Perhaps I am making it sound too bleak. I don't mean to do that.

I got involved in lots of school activities--student government, debating, public speaking, etc."and discovered that learning wasn't such a bad thing after all. And when my answers in class came quickly and accurately sometimes, I heard the intake of breath indicating admiration, and I took some joy in my small piece of the world where difference gets forgotten or overlooked for a fraction of a second.

But I was a scared, as well as scarred, teenager.

The idea of a kiss on the cheek on the first date--how to kiss or get kissed--was a constant torment. The idea of going much farther was a fantasy and close to unimaginable, at least for me as a young teen. I knew about sex, had read about it and had had conversations with friends, male and female, who had

"done it" or experimented far beyond my expectation. The rare kiss was at least possible, and also achievable.

I did grow up, and fast too, once I went away to University in Berkeley in 1961. I tried desperately to make up for lost time. I sought knowledge of all kinds and flourished, I do confess and believe.

In the sighted school world, I had observed those around me and learned many lessons about discrimination, poverty and pecking orders.

My junior high school was actually in a poor non-white section of Los Angeles, and black and oriental students outnumbered white students by ten to one.

The blind students, half of them white, were constantly picked on verbally, and sometimes physically. But things were relatively quiet, not very violent, definitely a seething cauldron in the 1950's.

One of my friends, Mark, a white guy and blind since birth, hated blacks although he had never seen one. In the fourth grade he discovered a mutual friend, also nine years old, was black. Although we had all been friends since first grade, as of that day, Mark would not hang around with him.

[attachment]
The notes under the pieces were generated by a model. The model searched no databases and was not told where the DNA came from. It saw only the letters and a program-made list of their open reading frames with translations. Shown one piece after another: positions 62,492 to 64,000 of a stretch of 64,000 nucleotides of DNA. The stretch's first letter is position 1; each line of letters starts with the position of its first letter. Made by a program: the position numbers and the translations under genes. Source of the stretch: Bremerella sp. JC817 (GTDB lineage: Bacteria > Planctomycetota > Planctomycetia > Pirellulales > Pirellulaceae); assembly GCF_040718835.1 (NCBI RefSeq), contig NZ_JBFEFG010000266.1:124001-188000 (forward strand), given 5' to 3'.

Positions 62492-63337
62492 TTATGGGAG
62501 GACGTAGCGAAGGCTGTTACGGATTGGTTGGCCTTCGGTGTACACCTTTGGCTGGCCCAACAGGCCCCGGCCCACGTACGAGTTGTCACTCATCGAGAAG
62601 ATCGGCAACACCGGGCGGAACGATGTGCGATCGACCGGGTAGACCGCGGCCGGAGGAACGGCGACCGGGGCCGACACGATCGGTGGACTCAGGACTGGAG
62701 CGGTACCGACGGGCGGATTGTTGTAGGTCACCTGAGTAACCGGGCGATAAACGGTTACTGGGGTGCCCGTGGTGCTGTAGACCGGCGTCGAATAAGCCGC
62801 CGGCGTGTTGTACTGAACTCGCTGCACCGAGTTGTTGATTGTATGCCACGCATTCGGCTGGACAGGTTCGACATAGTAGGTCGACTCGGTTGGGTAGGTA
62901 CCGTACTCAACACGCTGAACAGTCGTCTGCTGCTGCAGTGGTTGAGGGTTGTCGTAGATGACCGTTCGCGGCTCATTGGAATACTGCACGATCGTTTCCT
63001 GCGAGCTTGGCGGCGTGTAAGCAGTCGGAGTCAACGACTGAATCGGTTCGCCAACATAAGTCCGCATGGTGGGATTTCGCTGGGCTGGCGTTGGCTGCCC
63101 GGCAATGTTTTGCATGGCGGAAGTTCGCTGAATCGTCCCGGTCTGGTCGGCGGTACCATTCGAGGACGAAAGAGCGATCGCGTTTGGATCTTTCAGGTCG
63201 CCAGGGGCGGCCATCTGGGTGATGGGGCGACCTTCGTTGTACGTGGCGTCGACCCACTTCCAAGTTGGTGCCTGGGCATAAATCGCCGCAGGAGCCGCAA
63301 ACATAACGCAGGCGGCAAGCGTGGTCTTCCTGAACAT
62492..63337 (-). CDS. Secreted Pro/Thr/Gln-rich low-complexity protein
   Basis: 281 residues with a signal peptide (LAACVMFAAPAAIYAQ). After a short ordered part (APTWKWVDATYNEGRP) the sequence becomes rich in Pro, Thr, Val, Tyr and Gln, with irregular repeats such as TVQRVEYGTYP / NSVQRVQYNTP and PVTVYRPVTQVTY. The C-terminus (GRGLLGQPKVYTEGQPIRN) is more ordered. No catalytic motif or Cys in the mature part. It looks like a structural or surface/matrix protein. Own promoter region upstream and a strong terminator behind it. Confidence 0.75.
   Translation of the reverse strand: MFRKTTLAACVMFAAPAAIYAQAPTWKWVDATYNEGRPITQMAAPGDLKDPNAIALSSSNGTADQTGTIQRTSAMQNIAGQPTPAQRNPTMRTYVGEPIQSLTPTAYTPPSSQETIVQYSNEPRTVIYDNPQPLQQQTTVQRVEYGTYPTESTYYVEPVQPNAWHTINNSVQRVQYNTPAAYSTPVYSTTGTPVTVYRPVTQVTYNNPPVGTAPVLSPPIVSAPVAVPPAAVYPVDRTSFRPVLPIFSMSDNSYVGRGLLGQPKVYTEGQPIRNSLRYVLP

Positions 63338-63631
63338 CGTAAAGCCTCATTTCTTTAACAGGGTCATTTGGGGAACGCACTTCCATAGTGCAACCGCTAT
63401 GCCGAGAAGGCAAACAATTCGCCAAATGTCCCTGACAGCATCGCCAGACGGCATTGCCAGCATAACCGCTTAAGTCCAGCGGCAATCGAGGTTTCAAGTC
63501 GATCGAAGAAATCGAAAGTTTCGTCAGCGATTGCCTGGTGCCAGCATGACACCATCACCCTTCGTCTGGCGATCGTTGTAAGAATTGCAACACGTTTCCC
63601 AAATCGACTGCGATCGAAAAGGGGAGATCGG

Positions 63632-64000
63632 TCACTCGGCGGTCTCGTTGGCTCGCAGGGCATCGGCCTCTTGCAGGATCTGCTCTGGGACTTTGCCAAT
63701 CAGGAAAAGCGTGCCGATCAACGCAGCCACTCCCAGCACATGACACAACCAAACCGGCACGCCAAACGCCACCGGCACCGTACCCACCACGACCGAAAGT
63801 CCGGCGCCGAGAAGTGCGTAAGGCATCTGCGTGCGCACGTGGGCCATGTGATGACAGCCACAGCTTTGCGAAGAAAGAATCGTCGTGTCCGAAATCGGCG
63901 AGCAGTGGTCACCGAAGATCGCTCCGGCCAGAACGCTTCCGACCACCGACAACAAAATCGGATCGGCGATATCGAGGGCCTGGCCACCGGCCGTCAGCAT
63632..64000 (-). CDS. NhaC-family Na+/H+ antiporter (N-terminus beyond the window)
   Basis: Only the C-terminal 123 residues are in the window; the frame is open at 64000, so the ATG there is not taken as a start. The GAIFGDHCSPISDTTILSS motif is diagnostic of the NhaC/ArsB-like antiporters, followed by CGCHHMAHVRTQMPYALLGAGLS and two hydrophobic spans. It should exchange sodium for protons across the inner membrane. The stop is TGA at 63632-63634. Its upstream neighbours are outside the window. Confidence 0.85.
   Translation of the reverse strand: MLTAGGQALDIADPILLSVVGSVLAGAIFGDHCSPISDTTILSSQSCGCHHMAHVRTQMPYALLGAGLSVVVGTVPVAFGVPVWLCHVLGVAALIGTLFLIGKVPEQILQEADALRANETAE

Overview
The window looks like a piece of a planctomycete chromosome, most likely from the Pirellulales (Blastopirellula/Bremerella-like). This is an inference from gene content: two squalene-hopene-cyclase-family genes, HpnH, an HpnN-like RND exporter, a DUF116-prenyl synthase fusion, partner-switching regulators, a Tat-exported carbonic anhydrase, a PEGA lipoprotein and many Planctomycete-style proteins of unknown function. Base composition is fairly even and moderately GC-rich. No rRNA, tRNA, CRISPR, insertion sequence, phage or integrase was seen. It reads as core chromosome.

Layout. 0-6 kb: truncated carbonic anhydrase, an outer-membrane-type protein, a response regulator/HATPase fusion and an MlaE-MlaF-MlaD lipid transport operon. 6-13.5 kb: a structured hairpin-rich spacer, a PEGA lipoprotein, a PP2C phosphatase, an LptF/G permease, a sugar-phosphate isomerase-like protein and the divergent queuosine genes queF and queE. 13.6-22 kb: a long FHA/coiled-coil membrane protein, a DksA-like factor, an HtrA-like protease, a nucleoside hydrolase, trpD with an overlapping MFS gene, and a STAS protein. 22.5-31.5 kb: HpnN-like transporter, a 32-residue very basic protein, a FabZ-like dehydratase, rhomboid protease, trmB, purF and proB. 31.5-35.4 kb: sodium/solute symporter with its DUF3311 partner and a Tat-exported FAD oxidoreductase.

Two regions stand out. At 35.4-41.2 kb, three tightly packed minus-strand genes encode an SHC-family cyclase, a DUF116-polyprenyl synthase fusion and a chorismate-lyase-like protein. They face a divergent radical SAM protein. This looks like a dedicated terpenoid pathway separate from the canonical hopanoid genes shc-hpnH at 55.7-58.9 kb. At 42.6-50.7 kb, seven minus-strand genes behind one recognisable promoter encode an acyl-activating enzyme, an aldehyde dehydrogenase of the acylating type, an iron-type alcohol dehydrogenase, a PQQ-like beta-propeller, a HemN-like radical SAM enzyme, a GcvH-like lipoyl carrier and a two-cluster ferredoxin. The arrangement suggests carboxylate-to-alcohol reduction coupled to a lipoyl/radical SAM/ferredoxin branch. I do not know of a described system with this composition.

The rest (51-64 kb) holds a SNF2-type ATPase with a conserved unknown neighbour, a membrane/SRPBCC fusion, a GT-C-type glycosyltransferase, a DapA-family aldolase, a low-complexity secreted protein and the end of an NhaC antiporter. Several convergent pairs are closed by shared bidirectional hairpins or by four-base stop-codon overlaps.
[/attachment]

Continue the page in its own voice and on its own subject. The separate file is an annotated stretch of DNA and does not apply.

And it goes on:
I learned that those on the top, the richest or those with influence pick on those who are weaker; and those picked on, pick on the next weakest group, and so on, until someone gets dumped on by everyone and has no one himself to dump on. Oh, pity any folk who come along later and are weaker still!

I learned that poverty has no colour or nationality. It sucks dry the souls of all it infects. I learned a political conscience and was instilled with a will to fight against prejudice and injustice in the cauldron of East L.A.

In my middle and late teens, I became more introspective, But I used the time alone to read voraciously, listen to radio constantly, and learn about the changing world around me.

as 1960 came and JFK got elected president, I began to make plans to leave my roots, Los Angeles, which I disliked and offered me little. I wanted to make real changes in my life and myself. I felt my independence depended on it.

So I left my teen years and isolation behind me in Los Angeles and hit the road. Stanford University had also accepted me, but Berkeley beckoned me, calling me to come join something new and exciting.

I answered the call and have no regrets.

My blind peers dealt with their teenage years differently. One friend has happily worked for years in a workshop with others who are disabled; two are musicians;

three live on pensions, have not worked much, if at all; two were or are married with children, with an overall employment history that is not very inviting or remunerative. Some have died. The tiny group of blind kids, which held together only because its members were blind in a sighted school system, has faded into memory.

In my late youth, I longed for new opportunities and experiences; I craved the right to set my own course; I desired to explore my world on my terms and find my own self-defined niche. I needed some rebuilding from within.

At Berkeley, I learned how to channel my political energies and how to identify and expose ideas that oppress and repress all of us--especially we who are different.

I answered the call and have no regrets.

Comments

Hello Mike,

We lost contact shortly after you moved to Huntsville. (We used to run into each other in Don Vale in the early 1970s when you were establishing BOOST.) I was pleased to see your name in the AEBC newsletter and to see that you are still active.

If you have time when you are in Toronto I'd be happy to see you.

Bob Katz